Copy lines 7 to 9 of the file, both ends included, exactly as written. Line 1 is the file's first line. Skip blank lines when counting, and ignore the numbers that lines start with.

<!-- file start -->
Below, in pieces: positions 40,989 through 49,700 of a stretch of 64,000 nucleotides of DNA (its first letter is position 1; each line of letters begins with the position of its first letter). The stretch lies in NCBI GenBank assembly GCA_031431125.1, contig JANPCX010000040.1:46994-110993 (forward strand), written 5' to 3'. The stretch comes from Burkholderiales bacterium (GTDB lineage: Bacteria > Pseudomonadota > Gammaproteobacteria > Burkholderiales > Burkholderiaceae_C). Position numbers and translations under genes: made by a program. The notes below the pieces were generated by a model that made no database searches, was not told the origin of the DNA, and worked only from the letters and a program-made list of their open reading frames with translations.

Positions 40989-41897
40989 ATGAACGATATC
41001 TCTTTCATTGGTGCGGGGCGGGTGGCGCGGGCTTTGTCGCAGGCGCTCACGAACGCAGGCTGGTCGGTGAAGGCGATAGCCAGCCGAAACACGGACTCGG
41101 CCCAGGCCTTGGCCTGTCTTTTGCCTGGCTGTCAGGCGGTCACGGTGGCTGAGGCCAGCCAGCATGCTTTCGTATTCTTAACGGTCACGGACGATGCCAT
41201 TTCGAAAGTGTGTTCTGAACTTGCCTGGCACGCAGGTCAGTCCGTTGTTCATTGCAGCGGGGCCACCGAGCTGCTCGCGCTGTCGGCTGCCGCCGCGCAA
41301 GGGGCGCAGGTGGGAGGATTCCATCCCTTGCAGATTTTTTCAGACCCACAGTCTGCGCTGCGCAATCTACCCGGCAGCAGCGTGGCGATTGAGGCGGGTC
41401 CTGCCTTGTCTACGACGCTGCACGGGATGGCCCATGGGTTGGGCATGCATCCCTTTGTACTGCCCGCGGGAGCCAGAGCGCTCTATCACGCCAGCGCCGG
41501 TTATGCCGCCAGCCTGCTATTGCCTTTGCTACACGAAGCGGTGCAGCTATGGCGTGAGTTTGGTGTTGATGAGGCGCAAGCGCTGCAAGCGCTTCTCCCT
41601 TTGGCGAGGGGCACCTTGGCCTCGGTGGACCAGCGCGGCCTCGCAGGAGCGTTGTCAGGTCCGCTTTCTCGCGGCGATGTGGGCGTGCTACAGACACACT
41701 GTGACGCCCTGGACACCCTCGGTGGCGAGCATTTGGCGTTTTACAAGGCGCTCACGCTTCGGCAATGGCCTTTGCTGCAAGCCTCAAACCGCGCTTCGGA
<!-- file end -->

41301 GGGGCGCAGGTGGGAGGATTCCATCCCTTGCAGATTTTTTCAGACCCACAGTCTGCGCTGCGCAATCTACCCGGCAGCAGCGTGGCGATTGAGGCGGGTC
41401 CTGCCTTGTCTACGACGCTGCACGGGATGGCCCATGGGTTGGGCATGCATCCCTTTGTACTGCCCGCGGGAGCCAGAGCGCTCTATCACGCCAGCGCCGG
41501 TTATGCCGCCAGCCTGCTATTGCCTTTGCTACACGAAGCGGTGCAGCTATGGCGTGAGTTTGGTGTTGATGAGGCGCAAGCGCTGCAAGCGCTTCTCCCT